It seems that, after all, we’ll have a regular WSOP — at least its Main Event. It will be played as an online-live hybrid tournament and will take place both in the US and on the international level.
The event will require a $10,000 buy-in, and it will be a freezeout competition, meaning no re-buys will be allowed. For players who are located in New Jersey and Nevada, the event will take place on WSOP.com with one starting flight on December 13. Day 2 will take place right after that and will last until the final table of nine players is reached.
As for international players, they will be able to register over GGPoker, pretty much like they did when they took part in WSOP Online. For them, Day 1a will take place on Sunday, November 29, and Day 1b on Saturday, December 5. Other Day 1 days will continue each day after December 5. Players who survive their respective flights will then get together for the final table on Monday, December 7.
Therefore, it seems that GGPoker and WSOP.com will actually offer two separate tournaments that will follow an identical structure. Most importantly, players will only be able to play at either domestic (WSOP.com) or international (GGPoker) part of the tournaments. In other words, they will not have shots on both of them. Therefore, if a player registers on WSOP.com and busts, they will not be able to apply for the WSOP Main Event on GG Poker.
Live Final Tables
Since this is a hybrid event, part of it will be played live and in person, while other parts will be handled virtually. When both domestic and international events are narrowed down to their respective final tables, players will then meet in person to complete the tournament.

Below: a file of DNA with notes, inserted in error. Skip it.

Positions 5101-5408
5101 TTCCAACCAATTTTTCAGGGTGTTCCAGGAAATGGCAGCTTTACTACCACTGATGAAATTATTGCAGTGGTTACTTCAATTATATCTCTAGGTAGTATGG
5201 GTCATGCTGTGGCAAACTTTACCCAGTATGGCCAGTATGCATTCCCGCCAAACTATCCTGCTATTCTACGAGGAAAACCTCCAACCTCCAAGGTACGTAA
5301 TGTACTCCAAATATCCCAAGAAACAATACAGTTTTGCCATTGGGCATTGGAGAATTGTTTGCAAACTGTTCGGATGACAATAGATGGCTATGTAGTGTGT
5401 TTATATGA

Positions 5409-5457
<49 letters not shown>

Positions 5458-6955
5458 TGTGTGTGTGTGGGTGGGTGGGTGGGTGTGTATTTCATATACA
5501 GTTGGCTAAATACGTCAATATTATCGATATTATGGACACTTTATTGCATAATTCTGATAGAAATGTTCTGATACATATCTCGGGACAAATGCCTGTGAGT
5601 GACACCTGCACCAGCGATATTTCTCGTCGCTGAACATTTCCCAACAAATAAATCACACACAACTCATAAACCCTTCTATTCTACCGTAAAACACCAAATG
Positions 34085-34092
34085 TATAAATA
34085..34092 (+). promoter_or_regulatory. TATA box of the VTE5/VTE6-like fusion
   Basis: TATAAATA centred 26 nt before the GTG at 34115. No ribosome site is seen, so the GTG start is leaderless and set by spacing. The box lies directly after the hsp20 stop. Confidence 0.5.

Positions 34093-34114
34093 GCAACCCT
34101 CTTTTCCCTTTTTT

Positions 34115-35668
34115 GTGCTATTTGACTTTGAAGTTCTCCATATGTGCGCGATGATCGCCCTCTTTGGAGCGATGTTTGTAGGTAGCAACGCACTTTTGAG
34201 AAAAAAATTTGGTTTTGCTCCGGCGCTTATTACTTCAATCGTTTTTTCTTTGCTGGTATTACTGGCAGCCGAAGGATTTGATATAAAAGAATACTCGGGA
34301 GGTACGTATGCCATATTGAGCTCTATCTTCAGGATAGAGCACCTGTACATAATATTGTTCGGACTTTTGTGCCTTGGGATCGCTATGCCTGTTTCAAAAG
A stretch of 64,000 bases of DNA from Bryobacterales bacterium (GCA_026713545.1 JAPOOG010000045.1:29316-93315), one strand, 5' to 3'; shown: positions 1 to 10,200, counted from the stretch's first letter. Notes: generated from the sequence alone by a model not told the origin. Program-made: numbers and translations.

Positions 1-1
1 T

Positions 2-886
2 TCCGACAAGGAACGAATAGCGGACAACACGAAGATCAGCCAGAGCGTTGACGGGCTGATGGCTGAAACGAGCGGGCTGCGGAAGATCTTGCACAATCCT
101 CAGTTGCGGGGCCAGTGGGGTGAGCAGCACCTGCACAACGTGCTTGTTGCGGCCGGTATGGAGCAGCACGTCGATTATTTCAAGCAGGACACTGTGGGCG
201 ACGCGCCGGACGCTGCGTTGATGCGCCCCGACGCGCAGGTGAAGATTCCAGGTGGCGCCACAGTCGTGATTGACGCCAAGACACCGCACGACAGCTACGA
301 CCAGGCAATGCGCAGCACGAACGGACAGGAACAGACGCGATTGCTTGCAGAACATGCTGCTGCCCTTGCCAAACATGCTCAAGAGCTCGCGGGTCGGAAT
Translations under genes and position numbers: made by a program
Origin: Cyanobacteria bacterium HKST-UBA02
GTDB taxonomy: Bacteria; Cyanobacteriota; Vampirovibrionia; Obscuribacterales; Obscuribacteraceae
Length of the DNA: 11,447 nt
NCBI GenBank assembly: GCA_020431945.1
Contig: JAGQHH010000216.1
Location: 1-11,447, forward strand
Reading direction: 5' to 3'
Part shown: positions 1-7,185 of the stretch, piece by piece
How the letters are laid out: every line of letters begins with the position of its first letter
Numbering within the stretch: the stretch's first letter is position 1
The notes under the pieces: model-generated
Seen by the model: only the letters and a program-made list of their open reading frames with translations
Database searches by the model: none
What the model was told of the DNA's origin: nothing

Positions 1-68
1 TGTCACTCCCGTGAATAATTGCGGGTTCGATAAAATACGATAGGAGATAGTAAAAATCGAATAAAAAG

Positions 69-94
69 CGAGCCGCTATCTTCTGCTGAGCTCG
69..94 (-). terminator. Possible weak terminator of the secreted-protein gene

For WSOP.com, players will return to the good old place they feared they would not see this year, at least not in person — the Rio All-Suite Hotel & Casino. Three days after Christmas, on December 28, the finalists will head to Las Vegas to test each other’s skills and luck.
For GGPoker, the place is King’s Casino, which is located in Rozvadov, Czech Republic, which has become one of the major poker centers of Europe. The final table will take place on Tuesday, December 15.
Finally, the winner of each tournament will have an opportunity to play for an additional $1 million in the Heads-Up Finale, which will take place in Rio on Wednesday, December 30. Most importantly, the winner will receive a bracelet, as well as the title of the 2020 WSOP Main Event Champion.
ESPN will cover both final tables and the heads-up finale, and the commentary will be done by Lon McEachern and Norman Chad.
Ty Stewart, the WSOP Executive, stated that Poker history was important and that there should be a 2020 World Champion as well. He agreed that the format was unique, but that it was only unique in 2020, which has been a special year. He also added that they wanted to “keep players’ health and safety top of mind,” but concluded that they still wanted to deliver an exciting TV showcase for poker.
During that time, the WSOP organizers need to figure out where to put Stoyan Madanzhiev, the current WSOP Online World Champion.